By Gretchen Giles
Editor's note: First Bite is a new concept in restaurant writing. This is not a go-three-times, try-everything-on-the-menu report; rather, this is a quick snapshot of a single experience. We invite you to come along with our writers as they—informed, intelligent eaters like yourselves—have a simple meal at an area restaurant, just like you do.
Beer heaven has landed firmly on Earth in the form of the Hopmonk Tavern. The project of mega-restaurateur Dean Biersch of the national Gordon Biersch chain, Hopmonk provides an equal Nirvana to both 22-year-old men and middle-aged moms. Biersch, who lives in Sonoma and wanted to create a one-of-a-kind establishment that reflects his passion for European beer and local food, did his homework to create a vaguely Germanic experience that goes all night in western Sonoma County. Plans have just been announced for a California-wide expansion of his new Hopmonk empire.
And sure, there have been glitches. Anyone who has watched the blogosphere for others' news of the place knows that the pretzel ($2) is a disappointment, the amount of meat in the Reuben sandwich ($11.50) suspect and that the service and food both took a tumble when Hopmonk opened in April to an instantly rabid crowd who overwhelmed the place with their desire for artisanal beer, live music and thoughtful food at affordable prices.
On a recent Friday night, the glitches were basically smoothed, though the kitchen, led by the capable Lynne McCarthy, has stepped away from such lofty goals as homemade potato chips. Nor is this a fine dining experience, at least not if one slides in at 9pm on a weekend when young beer drinkers crowd the place and the volume of noise and staff chaos opens wide.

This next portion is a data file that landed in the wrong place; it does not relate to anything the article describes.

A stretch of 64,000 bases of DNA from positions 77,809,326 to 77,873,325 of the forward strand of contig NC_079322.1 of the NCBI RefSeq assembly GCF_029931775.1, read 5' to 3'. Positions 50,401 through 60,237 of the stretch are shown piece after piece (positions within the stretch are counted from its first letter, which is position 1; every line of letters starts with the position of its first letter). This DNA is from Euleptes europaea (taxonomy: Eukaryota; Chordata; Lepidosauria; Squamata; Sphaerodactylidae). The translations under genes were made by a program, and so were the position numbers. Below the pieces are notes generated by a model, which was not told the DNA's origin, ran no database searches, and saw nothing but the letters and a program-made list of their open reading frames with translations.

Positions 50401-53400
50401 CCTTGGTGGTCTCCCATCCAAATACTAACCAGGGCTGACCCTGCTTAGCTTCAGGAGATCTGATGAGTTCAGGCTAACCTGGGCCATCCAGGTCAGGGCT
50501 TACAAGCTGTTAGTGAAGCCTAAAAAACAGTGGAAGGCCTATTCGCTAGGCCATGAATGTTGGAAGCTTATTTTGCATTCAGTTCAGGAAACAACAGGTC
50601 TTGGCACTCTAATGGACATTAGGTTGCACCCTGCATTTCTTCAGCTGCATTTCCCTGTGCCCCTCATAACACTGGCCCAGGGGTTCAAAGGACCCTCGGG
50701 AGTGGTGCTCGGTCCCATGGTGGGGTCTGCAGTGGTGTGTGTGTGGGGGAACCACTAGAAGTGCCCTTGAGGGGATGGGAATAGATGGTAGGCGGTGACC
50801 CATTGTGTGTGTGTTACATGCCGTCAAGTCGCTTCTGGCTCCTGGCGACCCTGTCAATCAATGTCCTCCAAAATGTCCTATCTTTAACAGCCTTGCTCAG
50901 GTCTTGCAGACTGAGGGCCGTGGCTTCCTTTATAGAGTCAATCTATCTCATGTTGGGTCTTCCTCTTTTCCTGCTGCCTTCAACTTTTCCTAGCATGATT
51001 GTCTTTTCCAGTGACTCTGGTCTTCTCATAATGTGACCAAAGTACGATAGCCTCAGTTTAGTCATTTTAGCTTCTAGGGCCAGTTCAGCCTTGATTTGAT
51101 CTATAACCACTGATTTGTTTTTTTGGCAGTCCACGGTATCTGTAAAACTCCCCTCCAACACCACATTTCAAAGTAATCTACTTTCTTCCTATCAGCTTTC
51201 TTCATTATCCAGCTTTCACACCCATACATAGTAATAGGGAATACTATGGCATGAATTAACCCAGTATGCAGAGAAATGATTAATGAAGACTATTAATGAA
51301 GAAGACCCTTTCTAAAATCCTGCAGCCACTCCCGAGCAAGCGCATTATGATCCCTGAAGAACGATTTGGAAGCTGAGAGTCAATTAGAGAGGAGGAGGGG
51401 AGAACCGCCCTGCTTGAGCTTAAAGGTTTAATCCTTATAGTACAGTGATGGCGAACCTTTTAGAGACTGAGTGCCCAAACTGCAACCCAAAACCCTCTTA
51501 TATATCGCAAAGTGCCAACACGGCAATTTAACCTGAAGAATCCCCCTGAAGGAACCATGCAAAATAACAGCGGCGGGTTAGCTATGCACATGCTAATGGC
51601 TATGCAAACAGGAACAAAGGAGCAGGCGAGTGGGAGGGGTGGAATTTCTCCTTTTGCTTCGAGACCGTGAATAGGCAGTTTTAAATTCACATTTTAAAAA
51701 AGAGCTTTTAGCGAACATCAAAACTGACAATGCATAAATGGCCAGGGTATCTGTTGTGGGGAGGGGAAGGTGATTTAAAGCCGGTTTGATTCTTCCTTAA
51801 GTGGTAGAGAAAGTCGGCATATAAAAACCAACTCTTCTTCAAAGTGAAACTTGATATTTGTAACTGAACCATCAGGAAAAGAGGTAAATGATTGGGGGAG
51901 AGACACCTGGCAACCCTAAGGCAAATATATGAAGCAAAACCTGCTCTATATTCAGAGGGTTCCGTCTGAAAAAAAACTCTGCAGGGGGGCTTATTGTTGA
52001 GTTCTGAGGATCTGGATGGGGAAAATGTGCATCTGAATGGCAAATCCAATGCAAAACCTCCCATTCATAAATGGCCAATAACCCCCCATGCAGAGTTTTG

The main dining room, with its handsome wooden floors and open beams, is dark and unadorned with bare-set tables and plenty of booths that offer a vaguely Denny's-like experience. But Hopmonk is so much more than just a utilitarian dining room that could double as a Bavarian ski hall. Housed in what was in recent times the Sebastopol Brewing Company and the Powerhouse Brewery, this heritage building is the town's former power station. Biersch is the first to use the terrific outdoor area between the main room and what surely used to be the power station, now known affectionately as "the Abbey." Boasting a fountain, lounge area, communal tables and sun-protective lattice work, the outdoor area is inviting both during the day and at night, when the live music and DJ slate from the open-doored Abbey spill sound and revelers into the courtyard.
Our brief meal at the bar started with crisp, toothsome curried samosas ($12) served with a slightly sweet 'n' spicy cilantro-lime dipping sauce. The menu at Hopmonk travels from Asia to Mexico to Italy to California to Germany using fresh local ingredients to make the best fit with its slate of local and European beers. Next up were fish and chips ($14) in a buttermilk batter, a good test of any kitchen, as the oil is so easy to taste. This was fresh and crisp, the oil tasteless, the fries crisp and the tartar sauce heightened with dill. The slow-roasted pulled-pork sandwich ($10) is piled on a Costeaux French Bakery roll, sauced with mole and served with coleslaw in the bun, resulting in a saucy fork and knife sanny with the dark notes of the mole playing against the brightness of the slaw. This is more than serviceable bar food and a perfect foil for a night of dancing in the Abbey.
Hopmonk Tavern, 230 Petaluma Ave., Sebastopol. Open for lunch and dinner daily; brunch, Sunday. 707.829.7300.
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